• Although they view themselves as independent and believe that their life is self-authored, because the immediate short-term goals are often defined by others, and because their self-worth comes from standing out in the value they provide, they are generally not aware that they become defined by others.
  • The self is more important than the tribe.
  • They are willing to be oppositional.
  • They have a hard time trusting others beyond themselves (others can slow them down).
  • It is important to look good and be right (failing and being wrong means that they won’t stand out or stand out for the wrong reasons).
  • Driven to prove themselves.
  • Can be rather surface-level and logical thinkers.
  • They generally see conflict and negotiations as things to win (another opportunity to prove themselves). They will often seek out conflict as a way to get ahead.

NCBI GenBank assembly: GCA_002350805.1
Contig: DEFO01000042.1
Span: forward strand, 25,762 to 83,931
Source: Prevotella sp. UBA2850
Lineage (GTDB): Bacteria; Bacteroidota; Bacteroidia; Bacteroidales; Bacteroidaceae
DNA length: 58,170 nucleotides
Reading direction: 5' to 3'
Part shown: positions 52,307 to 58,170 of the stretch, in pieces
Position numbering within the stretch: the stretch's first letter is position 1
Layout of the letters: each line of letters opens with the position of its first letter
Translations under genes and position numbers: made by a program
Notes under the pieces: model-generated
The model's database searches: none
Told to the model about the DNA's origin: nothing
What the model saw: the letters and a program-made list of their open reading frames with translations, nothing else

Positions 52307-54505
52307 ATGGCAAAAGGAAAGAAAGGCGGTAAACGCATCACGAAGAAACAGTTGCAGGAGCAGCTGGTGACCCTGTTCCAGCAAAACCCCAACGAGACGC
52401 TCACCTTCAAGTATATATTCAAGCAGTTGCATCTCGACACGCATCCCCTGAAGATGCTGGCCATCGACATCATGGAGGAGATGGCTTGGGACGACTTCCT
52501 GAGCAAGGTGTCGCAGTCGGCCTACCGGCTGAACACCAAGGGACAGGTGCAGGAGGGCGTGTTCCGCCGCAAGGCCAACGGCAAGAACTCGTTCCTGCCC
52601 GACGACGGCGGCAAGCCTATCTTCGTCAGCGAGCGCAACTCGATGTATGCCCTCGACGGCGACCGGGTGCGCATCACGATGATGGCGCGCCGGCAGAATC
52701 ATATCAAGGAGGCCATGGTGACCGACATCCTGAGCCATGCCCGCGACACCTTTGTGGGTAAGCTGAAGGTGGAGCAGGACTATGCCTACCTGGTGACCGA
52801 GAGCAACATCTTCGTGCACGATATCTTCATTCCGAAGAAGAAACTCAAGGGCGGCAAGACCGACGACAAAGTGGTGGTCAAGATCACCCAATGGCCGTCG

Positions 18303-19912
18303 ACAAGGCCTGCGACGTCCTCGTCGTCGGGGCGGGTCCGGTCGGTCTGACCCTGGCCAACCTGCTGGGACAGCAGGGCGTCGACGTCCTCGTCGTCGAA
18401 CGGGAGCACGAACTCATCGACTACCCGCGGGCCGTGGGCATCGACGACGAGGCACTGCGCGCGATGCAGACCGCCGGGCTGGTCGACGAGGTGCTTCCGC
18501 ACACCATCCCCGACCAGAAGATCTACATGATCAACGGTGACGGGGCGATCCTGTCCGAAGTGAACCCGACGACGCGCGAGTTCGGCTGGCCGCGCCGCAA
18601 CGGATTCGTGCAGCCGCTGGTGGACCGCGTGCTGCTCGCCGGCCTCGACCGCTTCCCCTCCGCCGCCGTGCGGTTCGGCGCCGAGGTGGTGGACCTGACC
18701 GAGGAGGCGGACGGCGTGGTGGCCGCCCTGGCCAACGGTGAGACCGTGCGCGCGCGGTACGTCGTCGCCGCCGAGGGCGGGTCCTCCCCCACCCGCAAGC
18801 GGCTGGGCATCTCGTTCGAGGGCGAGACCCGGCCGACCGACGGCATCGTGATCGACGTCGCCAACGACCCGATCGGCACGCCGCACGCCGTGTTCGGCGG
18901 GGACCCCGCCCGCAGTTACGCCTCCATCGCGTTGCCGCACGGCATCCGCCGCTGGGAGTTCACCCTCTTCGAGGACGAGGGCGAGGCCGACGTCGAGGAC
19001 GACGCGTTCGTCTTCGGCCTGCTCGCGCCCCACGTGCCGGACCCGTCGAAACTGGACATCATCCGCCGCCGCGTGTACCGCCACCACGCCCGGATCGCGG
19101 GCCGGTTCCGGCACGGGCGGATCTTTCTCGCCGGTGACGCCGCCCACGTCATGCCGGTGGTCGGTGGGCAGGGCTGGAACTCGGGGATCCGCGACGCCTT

• Only embraces change if they feel it helps them better achieve their goals.
  • They like to be in control, and they will often create a box or world around them that they can control. When they do this, they have a hard time seeing outside their box and tend to simplify the world both inside and outside the box. By simplifying they have a hard time understanding, accepting, and appreciating the complexity of their world. When they don’t feel in control, they are susceptible to stress, anxiety, and panic.
  • They want the world to mold to them as opposed to them molding to fit the world.
  • Often will resist anything that suggests that there is more to life than achievement (or some form of fulfillment or enjoyment)
  • Being so focused on outcomes and advancement, they have a hard time being present.
  • Being focused on looking good and being right, they have a hard time being vulnerable.
  • They will generally only take in feedback or constructive criticism when it comes from a superior and it is delivered in just the right way.